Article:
Interesting conversation.  I understand some about gear ratios, but I'm still scratching my head how having more HP can have equivalent fuel economy.

A higher horsepower engine can typically push a given load at lower RPM.  An awful lot of the power of an otto cycle gasoline engine goes to pumping losses and frictional losses, which are proportional (at some exponential value) to RPM.

Corvettes, as an example, frequently see high 20s to low 30s for fuel economy on the highway if you're doing something resembling the speed limit.  Yeah, they've got a huge V8, but they're aerodynamic, and the engine is loafing along at 1000-1200 RPM on the highway at a fairly high manifold pressure.  It's nicely efficient there.

GetItRight

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Re: Friend's New Truck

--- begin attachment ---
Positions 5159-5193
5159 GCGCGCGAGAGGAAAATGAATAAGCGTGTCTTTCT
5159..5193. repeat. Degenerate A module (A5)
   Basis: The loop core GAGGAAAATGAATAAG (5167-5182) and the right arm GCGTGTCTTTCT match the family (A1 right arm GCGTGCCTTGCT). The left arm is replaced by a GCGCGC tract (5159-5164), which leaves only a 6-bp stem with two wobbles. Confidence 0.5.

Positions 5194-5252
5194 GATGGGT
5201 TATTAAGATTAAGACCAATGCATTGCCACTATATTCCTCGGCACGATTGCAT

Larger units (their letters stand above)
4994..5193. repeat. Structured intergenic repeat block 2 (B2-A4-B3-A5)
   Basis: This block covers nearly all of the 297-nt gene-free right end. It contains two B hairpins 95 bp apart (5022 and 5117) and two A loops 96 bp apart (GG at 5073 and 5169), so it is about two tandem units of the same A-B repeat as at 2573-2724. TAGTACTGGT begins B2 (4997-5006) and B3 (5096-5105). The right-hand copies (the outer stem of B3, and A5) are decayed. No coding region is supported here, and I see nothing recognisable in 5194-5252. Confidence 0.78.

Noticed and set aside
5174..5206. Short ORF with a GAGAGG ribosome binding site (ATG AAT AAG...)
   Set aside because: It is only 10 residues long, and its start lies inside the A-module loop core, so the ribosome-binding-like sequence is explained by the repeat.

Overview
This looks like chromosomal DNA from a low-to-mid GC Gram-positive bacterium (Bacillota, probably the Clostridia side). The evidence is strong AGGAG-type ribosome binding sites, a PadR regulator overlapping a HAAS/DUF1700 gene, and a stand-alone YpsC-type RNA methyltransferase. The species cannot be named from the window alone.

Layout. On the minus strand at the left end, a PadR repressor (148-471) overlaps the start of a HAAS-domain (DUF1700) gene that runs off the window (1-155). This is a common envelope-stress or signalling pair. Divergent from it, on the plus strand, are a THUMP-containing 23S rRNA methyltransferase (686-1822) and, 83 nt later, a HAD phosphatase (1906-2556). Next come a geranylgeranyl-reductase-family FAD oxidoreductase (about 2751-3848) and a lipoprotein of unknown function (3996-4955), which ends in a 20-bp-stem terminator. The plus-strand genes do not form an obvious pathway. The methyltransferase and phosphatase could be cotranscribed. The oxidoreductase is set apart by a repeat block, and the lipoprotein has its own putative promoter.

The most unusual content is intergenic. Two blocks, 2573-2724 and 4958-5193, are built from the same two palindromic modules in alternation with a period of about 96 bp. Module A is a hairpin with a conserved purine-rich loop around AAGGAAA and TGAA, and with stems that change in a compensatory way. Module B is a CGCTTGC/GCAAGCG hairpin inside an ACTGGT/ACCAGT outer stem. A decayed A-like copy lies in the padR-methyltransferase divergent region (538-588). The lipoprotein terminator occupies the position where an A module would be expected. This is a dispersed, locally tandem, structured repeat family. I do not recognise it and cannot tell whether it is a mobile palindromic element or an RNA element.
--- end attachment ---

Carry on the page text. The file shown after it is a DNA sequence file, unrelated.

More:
« Reply #39 on: May 12, 2015, 05:46:53 PM »
Interesting conversation.  I understand some about gear ratios, but I'm still scratching my head how having more HP can have equivalent fuel economy. 
I live in a city though and what I find attractive about the newer cars is just how compact they are without feeling cramped inside.  For me total length (with shorter being better) is attractive to me, as is fuel economy.  I can't relate to cars from the 60-70s being 'comfortable' - but that's probably because I only have memories of my grandparents old station-wagons to compare it to, which were decidedly uncomfortable. 
What about the value of ABS, airbags and other safety features?  It's hard to deny that fatalities-per-accident has gone down in recent decades as fewer people perish in car crashes.  I've been lead to believe that's due to advances in automobiles (which in turn has made them much heavier).  Do you have a different take?